PLRLS

Have You Seen My Fancy Pony (self-released)

They say punk is dead, but as far as we’re concerned, the genre is alive and well, folks. Baltimore band PLRLS (pronounced plurals) keeps the flame lit with its own brand of rabble-rousing rock. Adding a heavy dose of new wave, this local quintet has created a musical fusion that’s part Ramones, part B-52s—and oh-so Baltimore. Their catchy tunes careen between kitschy party music and mosh-pit-ready headbangers, using touches of surf guitar, girl-group harmonies, and vocal call-and-response to cement their rollicking retro sound. On each of these 10 tracks, you’ll be struck by the breakneck rhythms and upbeat tempos, backed by plugging bass and urgent drums. But you’ll become hooked on the group’s vast range of vocals, from song-speak verses to playful backup noises that spike each song. Their rambunctious merrymaking is the perfect thing for February’s winter blues. Dig into pure-punk rallying cries like “Right Rebel,” sparse sunny melodies like “Unhand Me,” and the all-out revelry of “Fancy Pony” (equipped with British accents and lines like, “I like to eat all of the hot dogs”).


Symphony Number One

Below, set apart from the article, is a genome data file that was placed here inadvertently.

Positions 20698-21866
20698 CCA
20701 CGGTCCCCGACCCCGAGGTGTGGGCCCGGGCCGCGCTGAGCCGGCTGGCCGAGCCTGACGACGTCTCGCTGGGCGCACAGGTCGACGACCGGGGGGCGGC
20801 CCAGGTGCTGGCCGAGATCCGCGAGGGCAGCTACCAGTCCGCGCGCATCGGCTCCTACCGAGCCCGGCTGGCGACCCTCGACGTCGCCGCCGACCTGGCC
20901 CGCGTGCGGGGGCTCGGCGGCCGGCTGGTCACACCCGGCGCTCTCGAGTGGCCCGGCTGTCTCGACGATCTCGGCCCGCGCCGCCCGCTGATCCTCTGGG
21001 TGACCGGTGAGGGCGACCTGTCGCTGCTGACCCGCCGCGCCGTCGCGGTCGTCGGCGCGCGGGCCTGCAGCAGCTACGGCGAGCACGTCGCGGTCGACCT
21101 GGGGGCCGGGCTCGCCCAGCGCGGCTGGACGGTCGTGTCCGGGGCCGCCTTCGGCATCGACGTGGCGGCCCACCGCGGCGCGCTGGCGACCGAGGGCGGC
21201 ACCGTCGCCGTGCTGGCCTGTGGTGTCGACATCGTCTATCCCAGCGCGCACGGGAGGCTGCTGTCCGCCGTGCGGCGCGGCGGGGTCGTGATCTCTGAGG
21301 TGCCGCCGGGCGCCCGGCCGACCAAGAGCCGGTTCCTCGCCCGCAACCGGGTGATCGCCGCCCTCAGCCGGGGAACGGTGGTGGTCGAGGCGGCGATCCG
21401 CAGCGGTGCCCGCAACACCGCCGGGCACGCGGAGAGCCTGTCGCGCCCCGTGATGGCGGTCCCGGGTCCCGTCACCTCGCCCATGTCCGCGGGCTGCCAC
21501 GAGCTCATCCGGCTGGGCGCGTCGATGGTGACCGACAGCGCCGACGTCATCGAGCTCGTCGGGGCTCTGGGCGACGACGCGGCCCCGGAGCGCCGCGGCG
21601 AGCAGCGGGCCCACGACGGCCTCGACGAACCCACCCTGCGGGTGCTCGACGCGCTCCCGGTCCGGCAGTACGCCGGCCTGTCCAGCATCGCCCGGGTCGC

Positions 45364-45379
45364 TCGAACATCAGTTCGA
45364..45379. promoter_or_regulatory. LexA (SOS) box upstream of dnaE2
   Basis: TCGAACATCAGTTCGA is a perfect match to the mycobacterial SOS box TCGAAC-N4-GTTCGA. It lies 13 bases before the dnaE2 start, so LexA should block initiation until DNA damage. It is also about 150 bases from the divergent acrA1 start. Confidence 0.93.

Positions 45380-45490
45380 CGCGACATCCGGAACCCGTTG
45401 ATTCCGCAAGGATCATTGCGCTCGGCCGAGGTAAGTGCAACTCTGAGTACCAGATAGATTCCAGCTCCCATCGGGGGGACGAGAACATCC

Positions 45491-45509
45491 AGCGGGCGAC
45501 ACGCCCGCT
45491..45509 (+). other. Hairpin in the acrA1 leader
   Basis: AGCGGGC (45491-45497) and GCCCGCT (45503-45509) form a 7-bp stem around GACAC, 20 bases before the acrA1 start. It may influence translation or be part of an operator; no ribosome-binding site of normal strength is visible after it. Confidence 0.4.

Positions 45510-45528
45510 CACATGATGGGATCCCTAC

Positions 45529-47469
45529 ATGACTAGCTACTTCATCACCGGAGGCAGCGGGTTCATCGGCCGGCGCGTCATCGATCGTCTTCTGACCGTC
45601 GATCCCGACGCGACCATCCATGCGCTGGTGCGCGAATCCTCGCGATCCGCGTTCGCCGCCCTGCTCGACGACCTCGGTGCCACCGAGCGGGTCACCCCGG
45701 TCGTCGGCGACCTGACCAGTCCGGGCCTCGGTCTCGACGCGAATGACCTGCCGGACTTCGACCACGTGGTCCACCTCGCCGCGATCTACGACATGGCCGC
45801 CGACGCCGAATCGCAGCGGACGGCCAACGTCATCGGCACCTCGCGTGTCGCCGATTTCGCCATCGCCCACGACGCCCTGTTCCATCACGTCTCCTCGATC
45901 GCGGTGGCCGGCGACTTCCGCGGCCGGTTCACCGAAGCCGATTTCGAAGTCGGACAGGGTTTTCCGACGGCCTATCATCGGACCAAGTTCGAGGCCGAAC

More (self-released)

Baltimore’s youngest chamber orchestra is sure growing up fast. Staying true to its goal of promoting up-and-coming musicians and composers, Symphony Number One returns with a third album of three symphonies from artists near and far. On its previous releases, the troupe combined new works with past classics, but on this new release, we’re graced with brand-new compositions, each brimming with emotion and carrying its own unique theme. On Timelapse Variations, local composer Natalie Draper creates a musical interpretation of time-lapsed film, starting slow with seemingly dissonant melodies that build into a unified spiral, like different story lines and characters coalescing in a scene. On Light Cathedral, San Francisco’s Jonathan Russell uses Europe’s great, gargantuan cathedrals as inspiration for a play on light—bells twinkling in like morning rays, strings sparkling like a spreading sunbeam, even low and dark notes that cast like shadows across the altar and pews. On The Promised Burning, Michigan-based Peabody grad Andrew Posner delivers a grief-filled musical homily on the man-made destruction of nature. Dramatic yet poignant, it climbs and crashes and hangs suspended in midair, standing as the perfect finale for what this growing group of young musicians can do.